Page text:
The corridor was dark and quiet, the doors that lined it shut fast; behind them, adolescent mages lay wrapped in dreams of sorcery and ultimate power. There was no-one about to see the yellow cat slink through the shadows, find the only door that hung ajar, slip through the gap with a flick of her tail. And if there had been, they would not have cared. It was only a cat. Many of the students had pets of one sort or another, several of them far more unusual than a mere cat. What harm was one yellow-furred feline?
The room behind the door was empty, moonbeams sliding through the open window bathing it in eerie silver light. The cat's eyes, glowing green, stared with some contempt at the jumble of clothing and miscellanious items that was strewn across the floor; she picked her way fastidiously over to the unmade bed, leaping up to stand on the pillow.
She seemed to grin as she flexed her claws in the rough material, then shook herself violently. It was hard to tell in the crepuscular moonlight, but it seemed as though sparkling powder puffed from her fur, hanging for a second in the air before drifting to settle exactly where Drakon's head would rest, if he was not at that time fidgeting on a stool in the healer's room. But he would come later; and then she would have him.
There was much power in a Vagari shapeshifter's fur.
Her job completed, the cat stretched luxuriously and glided over to the window, slipping soundlessly out into the night. She had more work to do before the night faded. Drakon was important to her, but the beargirl was important to her superiors, much as she despised them. They thought only of their circus; they did not realise her potential. They could use her for so much more than merely collecting exhibits...
But it suited her, for now, to stay with them. And that meant finding the beargirl.
It shouldn't be too hard.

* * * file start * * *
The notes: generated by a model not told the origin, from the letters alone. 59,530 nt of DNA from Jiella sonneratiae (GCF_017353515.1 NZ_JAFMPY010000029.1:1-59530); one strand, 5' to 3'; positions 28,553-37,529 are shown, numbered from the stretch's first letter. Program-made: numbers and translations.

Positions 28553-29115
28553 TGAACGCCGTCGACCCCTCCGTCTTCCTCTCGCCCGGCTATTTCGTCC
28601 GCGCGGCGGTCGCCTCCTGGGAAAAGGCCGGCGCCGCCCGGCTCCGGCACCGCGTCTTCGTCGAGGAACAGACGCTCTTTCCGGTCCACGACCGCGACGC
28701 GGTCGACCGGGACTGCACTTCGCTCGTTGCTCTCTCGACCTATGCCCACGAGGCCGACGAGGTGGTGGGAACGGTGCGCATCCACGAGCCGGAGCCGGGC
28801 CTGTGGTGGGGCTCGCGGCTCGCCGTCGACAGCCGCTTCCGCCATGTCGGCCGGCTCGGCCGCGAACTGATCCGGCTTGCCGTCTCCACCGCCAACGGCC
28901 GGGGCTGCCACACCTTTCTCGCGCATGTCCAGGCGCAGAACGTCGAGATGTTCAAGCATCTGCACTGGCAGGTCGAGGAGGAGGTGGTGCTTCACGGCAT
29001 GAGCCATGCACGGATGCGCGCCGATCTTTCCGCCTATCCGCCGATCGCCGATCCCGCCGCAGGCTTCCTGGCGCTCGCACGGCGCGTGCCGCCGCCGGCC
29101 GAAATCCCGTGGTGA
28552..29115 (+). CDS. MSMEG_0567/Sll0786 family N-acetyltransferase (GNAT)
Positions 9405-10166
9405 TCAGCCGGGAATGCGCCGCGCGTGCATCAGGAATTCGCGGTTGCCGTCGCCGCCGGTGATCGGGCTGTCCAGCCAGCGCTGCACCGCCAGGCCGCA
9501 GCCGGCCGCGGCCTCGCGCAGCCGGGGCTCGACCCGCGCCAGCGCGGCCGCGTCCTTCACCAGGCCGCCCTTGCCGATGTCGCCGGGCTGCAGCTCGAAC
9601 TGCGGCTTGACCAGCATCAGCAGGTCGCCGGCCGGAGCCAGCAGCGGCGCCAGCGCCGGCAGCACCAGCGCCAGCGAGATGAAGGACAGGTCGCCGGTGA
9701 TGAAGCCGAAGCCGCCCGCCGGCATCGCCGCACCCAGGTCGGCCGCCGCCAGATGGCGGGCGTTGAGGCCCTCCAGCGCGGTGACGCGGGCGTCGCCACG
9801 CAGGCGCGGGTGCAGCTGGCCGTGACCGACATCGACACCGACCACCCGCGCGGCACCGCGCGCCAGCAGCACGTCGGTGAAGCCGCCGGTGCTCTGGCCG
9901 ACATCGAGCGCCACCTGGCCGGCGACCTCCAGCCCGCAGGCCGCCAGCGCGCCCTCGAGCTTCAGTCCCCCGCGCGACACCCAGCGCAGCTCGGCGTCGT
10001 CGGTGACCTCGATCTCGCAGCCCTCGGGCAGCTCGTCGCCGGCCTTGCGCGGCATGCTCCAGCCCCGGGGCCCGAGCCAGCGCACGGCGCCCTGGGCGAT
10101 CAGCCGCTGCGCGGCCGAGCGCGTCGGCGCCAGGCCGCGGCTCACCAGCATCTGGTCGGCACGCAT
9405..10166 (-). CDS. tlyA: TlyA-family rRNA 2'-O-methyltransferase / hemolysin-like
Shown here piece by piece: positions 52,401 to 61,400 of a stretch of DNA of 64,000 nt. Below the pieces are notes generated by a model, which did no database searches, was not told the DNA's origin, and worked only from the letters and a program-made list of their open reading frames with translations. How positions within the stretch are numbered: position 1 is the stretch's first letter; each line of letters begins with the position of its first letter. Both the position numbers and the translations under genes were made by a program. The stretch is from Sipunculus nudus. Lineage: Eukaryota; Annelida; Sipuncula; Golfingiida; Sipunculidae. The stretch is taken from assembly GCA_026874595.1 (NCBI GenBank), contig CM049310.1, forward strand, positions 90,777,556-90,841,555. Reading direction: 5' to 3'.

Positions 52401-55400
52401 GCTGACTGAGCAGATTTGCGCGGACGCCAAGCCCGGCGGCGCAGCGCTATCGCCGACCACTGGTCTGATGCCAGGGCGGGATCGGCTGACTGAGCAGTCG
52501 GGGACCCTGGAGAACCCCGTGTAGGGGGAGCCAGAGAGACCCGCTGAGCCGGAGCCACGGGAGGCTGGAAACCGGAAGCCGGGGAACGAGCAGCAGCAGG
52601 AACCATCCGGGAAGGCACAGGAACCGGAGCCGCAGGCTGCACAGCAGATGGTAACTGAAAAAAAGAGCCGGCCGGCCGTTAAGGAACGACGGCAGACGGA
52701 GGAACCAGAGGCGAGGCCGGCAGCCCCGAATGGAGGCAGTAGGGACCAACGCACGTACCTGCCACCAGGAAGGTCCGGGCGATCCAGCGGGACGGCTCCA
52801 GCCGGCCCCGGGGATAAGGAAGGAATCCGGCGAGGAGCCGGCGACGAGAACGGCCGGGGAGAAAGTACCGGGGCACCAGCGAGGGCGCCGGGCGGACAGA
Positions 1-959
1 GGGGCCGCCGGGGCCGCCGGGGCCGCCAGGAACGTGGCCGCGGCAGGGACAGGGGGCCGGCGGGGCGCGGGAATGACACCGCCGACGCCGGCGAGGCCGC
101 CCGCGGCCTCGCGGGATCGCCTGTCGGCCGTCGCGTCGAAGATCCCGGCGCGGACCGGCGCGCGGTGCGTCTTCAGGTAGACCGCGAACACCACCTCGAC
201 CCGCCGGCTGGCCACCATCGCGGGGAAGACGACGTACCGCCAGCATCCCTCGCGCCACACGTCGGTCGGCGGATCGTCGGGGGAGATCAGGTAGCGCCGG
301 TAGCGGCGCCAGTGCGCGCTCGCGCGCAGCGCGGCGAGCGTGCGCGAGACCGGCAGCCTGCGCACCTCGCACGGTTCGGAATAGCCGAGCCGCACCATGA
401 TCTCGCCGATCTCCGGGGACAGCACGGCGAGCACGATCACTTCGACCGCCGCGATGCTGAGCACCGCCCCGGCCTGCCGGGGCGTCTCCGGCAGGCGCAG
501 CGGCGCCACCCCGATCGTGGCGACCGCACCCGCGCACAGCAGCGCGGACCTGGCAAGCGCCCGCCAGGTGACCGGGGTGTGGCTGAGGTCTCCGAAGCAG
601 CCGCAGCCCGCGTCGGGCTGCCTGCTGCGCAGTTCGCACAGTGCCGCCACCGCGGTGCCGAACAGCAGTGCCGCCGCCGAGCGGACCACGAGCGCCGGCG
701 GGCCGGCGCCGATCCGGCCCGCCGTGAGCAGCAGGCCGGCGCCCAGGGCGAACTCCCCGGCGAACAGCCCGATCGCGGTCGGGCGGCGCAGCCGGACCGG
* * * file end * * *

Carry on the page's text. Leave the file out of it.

Shortly afterwards, a yellow shadow padded silently out of the main gates, allowed out by a gatekeeper who would wonder, later, quite what caused him to open the gate at that time in the evening. It slid into one end of an alleyway...
...And an elegant black-haired woman, olive skin patterned with gold-painted scars, emerged from the other. Smiling a tiny, secret smile, Khoreia headed back to the Pig and Bee. The man who wove stories of weeping girls in the forest would be getting a visitor...and would undoubtedly sing like a canary-bird. Eventually.
But as she stepped into the tavern, her chocolate eyes caught sight of something quite unexpected. It was the beargirl, sitting at a table, head hanging over a cup of the fine wine this otherwise scummy tavern was famous for.
It had to be the beargirl. Khoreia cursed herself for not noticing her before; from the looks of her, she'd been sitting there for a while, and drinking wine for most of it, and the unmistakable smell of enchantment should have tipped her off immediately. She could have caught her and got her out of the way before she pursued her other goal...and it might have saved her the bother of poisoning that warrior-man. This uncharacteristic stupidity made her hiss between her teeth, furious with herself; but it was unprofitable to remain angry, and she still had a chance. Even more of a chance, now she thought of it; the wine would have dulled the beargirl's instincts. Without the buffer of alcohol, predator would recognise predator straight away, but with it...deception, not violence, would win the day. And Khoreia was violent only when completely necessary.
Padding over, she slid onto the bench next to the girl and touched her lightly on the arm. Her tousled head jerked up, and she gave the shapeshifter a suspicious look. Khoreia smiled, and it was a smile that held nothing of her true nature, apart from the fact that it was as smooth and deceptive as poisoned honey.